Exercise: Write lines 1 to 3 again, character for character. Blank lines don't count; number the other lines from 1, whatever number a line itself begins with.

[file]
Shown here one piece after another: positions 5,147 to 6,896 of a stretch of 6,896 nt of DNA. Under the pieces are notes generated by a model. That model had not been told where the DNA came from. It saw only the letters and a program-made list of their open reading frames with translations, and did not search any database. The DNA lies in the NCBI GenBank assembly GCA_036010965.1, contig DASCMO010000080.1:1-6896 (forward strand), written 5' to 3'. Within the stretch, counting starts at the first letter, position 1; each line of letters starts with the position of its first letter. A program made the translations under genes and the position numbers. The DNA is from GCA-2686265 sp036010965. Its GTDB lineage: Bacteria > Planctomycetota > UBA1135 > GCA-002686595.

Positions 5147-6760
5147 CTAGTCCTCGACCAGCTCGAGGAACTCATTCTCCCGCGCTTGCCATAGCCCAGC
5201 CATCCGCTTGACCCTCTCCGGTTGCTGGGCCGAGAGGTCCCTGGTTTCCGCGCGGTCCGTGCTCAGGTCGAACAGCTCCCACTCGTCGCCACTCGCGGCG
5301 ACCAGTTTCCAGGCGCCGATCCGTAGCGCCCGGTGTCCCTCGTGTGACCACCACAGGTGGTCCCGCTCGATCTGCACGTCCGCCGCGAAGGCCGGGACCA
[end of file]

Shown here one piece after another: positions 5,147 to 6,896 of a stretch of 6,896 nt of DNA. Under the pieces are notes generated by a model. That model had not been told where the DNA came from. It saw only the letters and a program-made list of their open reading frames with translations, and did not search any database. The DNA lies in the NCBI GenBank assembly GCA_036010965.1, contig DASCMO010000080.1:1-6896 (forward strand), written 5' to 3'. Within the stretch, counting starts at the first letter, position 1; each line of letters starts with the position of its first letter. A program made the translations under genes and the position numbers. The DNA is from GCA-2686265 sp036010965. Its GTDB lineage: Bacteria > Planctomycetota > UBA1135 > GCA-002686595.

Positions 5147-6760
5147 CTAGTCCTCGACCAGCTCGAGGAACTCATTCTCCCGCGCTTGCCATAGCCCAGC